TIYGA apps are designed to be simple, quick and easy for patients to report on what they are experiencing in as short a time as possible and within a template controlled by the healthcare professional (fine-tuned to be relevant to the current problem). The TIYGA dashboard allows each healthcare professional to create app accounts that are tailored to their patient and to display the reports they need to triage patients and to have conversations that are in a language that more patients understand.

TIYGA apps allow people to keep a diary of observations and lived experience. For example, the events leading to flare-ups which could result in visits to urgent care, to avoid recall error and keep a note of their own triggers and self-management solutions. The apps can be focused on symptoms or activities and allow free text input to let the patient report specific observations in their own words. This often provides rich insights that might not emerge through established questionnaires. It is often noted that the comments patients make on the way out of consultations turn out to be particularly relevant, TIYGA provides a way to report these details.

This is particularly true for those with a high motivation to help themselves, to avoid over-medicalisation and reliance on medication. TIYGA apps offer convenient communication asynchronously which does not disadvantage those who take longer to articulate how they are feeling or who do not like talking about embarrassing matters face to face. In a similar way, those who are disfigured or have a speech impairment may prefer the TIYGA approach. TIYGA gives a voice to those who are hard or hearing or whose disability makes it difficult to attend consultations in person and those who are very anxious and really need to tell somebody about their worries. TIYGA apps let patients enter data when convenient to them; and by not being face to face, any fear of bias due to ethnicity or gender is minimised. When people delay seeing a doctor, it may minimise options of treatments the clinician could offer. While resources are under pressure, it is more important than ever to reduce the number of patients who do not attend consultations.

TIYGA is not replacing emergency or any healthcare service. It augments existing services with a light touch way to capture longitudinal data with least recall error. It can help most where symptoms vary over time. TIYGA data should be used in combination with other data that the healthcare provider has, including clinically validated objective measures. TIYGA records the data in a form that can be analysed and triaged.  Some people feel guilty about taking valuable clinical time. Even without COVID-19 there were many reasons why people did not engage with healthcare providers.

All patients are not the same, and they don’t all communicate the same way, some are more proactive, and others are more reactive. COVID-19 has increased the importance of individuals being more engaged in their own healthcare. When patients see the positive impact of their behaviour on their clinical health measurements, they can believe they are more in control rather than just a victim of the disease. TIYGA increases engagement of patients and empowers the patient-doctor relationship – without the need to be in the same place or online at the same time.

In the shadow of COVID-19 we need to be agile and learn in real time

Before this crisis, around 85% of the burden of disease in the UK was from long term conditions such as cancer, heart disease and depression. Women’s access to services for their condition fell by 4% more than for men and the drop off in services was slightly more pronounced for those over 55.

There was a 30% fall in emergency admissions in May 2020 compared with May 2019. Access to health services in the UK for people with pre-existing conditions was 20% lower and some of the largest falls in use of health services were for cancer and mental health, falling 25% and 22% respectively.  Surveys showed that 47% of people would feel uncomfortable using their local hospital in the short term if the need arose and 76% were concerned about being exposed to COVID-19.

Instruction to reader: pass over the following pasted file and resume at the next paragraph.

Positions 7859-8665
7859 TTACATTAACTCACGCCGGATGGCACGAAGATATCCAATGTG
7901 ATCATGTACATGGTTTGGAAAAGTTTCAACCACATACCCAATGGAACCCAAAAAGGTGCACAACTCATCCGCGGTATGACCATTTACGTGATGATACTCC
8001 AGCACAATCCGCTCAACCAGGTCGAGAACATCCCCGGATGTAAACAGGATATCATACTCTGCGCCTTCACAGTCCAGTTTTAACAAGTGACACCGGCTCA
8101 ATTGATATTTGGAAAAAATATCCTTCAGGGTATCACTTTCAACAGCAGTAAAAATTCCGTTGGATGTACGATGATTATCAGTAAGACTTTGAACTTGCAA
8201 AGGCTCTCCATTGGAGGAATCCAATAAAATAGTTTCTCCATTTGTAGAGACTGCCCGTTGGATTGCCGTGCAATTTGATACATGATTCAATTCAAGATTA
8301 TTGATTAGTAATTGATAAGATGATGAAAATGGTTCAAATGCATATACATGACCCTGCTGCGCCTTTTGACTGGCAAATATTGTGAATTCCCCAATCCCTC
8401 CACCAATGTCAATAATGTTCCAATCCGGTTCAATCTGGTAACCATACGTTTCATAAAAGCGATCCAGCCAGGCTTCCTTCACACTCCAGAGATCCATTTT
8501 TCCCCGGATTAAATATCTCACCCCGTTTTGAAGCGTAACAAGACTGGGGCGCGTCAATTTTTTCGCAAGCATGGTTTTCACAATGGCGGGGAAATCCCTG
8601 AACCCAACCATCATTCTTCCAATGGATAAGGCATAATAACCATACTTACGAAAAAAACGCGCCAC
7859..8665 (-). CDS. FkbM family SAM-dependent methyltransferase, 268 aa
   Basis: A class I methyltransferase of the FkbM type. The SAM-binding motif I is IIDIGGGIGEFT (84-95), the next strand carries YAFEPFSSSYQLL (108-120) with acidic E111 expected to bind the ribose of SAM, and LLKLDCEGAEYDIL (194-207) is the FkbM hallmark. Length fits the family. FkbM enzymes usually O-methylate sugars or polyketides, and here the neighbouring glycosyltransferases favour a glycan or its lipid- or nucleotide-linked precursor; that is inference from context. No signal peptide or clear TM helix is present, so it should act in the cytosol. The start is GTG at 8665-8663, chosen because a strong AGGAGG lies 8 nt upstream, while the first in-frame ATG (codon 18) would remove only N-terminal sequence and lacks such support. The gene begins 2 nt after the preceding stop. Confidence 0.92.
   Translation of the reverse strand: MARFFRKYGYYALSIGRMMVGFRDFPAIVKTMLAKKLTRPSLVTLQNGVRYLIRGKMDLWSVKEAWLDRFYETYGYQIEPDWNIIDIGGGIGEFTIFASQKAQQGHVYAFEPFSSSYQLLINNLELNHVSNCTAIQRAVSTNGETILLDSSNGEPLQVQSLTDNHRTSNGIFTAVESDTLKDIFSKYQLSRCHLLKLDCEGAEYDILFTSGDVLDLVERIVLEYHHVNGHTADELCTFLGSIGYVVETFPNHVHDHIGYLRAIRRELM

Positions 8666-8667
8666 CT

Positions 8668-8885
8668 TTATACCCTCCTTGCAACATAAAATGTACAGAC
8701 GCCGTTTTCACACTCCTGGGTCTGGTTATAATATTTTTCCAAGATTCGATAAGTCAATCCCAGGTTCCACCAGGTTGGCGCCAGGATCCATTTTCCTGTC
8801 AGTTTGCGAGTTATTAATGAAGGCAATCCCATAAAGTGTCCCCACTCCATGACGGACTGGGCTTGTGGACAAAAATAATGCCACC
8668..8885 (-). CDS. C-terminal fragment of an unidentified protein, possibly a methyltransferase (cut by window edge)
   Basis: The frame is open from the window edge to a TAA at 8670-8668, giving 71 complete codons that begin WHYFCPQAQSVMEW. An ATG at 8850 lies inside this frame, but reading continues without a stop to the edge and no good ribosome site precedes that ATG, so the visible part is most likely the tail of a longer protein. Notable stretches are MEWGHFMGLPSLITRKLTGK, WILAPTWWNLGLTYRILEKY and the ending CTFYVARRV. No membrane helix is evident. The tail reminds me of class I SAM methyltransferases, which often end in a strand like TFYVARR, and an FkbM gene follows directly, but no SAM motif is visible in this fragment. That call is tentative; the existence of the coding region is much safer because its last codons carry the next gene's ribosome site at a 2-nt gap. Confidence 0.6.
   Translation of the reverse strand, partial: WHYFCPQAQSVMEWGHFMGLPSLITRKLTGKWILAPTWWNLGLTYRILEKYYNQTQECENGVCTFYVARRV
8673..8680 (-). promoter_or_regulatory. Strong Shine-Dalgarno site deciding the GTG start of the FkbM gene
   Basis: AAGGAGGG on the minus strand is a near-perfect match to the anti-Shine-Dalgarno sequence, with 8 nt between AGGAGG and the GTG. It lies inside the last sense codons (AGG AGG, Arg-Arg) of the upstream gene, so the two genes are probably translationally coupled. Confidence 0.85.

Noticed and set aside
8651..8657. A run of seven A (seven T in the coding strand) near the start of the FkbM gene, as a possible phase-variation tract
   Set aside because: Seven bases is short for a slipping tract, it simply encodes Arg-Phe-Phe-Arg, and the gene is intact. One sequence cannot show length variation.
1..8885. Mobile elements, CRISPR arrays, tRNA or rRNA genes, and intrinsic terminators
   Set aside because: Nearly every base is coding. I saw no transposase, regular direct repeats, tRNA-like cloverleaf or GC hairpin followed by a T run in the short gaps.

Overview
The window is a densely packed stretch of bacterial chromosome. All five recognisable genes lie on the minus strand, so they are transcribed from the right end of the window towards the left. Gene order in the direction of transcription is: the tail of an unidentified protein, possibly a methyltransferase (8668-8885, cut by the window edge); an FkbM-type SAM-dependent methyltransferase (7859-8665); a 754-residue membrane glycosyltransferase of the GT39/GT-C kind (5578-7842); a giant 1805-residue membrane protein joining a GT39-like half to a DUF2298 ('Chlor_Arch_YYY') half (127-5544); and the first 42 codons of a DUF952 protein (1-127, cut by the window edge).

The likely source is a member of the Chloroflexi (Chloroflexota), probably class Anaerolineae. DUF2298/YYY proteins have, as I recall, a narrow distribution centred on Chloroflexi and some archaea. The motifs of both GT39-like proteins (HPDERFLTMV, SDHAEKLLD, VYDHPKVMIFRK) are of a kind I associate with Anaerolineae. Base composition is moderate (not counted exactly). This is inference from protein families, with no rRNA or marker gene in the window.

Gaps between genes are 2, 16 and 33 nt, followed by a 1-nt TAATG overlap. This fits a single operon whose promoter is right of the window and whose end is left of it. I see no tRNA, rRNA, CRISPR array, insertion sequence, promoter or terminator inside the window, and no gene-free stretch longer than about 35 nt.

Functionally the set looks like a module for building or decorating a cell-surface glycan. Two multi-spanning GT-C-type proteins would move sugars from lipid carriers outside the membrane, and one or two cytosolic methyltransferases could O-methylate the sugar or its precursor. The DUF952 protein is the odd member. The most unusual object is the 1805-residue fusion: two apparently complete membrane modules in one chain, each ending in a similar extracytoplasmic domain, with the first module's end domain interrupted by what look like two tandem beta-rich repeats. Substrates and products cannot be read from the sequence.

The pandemic is likely to result in a series of discontinuous changes that will fundamentally reshape healthcare including the need to be able to flex up and down care capacity and shift care across modalities, including virtual health platforms. TIYGA’s cloud-based ecosystem can be used to share data with healthcare professionals at multiple locations and so provide flexibility in response in a situation where responsiveness is essential.

Clinically sick patients will have even less energy or inclination to navigate complex forms or tolerate time consuming questions. Many apps are designed to be so comprehensive that they can become over-complex for those least confident with technology or who are feeling most unwell. Against a background of a highly infectious and sometimes deadly virus, patients want a convenient and immediately obvious way to report on how bad their symptoms are at a specific the time; TIYGA technology was designed to be very easy to use.

“An app such as this, that will enable someone suffering the daily, seemingly endless, challenges of a chronic illness to understand that illness a bit better can only be a good thing. The fact that this app is designed specifically and intentionally to allow both the patient and their doctor to collaboratively develop an understanding of the illness has far reaching potential that could well begin to bridge a decades long gap to renewed trust and hope.”

Paddy, Host and Producer, It’s Not All About ME Podcast and Hope 4 M.E. and Fibromyalgia Northern Ireland member.

Many people do not want to be continuously monitored and will not use, or cannot afford, wearable or home-based ambient trackers, but they have increased anxiety because of COVID-19 and need to feel supported rather than alone. With a backlog of demand for services that were stopped or at reduced capacity for three to six months, the need for digital triage and light touch solutions for large numbers of people is becoming more urgent. The TIYGA dashboard signals which patients have reported high scores in the past 24hrs making it easier for healthcare professionals to prioritise according to need and identify those that need attention.

Automation can increase the efficiency and effectiveness of health services to deliver person-centred care by using the personally meaningful and actionable data reported by patients.  This must happen within a structure that is managed by healthcare professionals.

COVID-19 has accelerated collaboration and learning by researchers, healthcare professionals and administrative bodies around the world. Now it is time to bring the knowledge of patients into healthcare services in near real time, to help clinical teams to achieve the best possible health outcomes.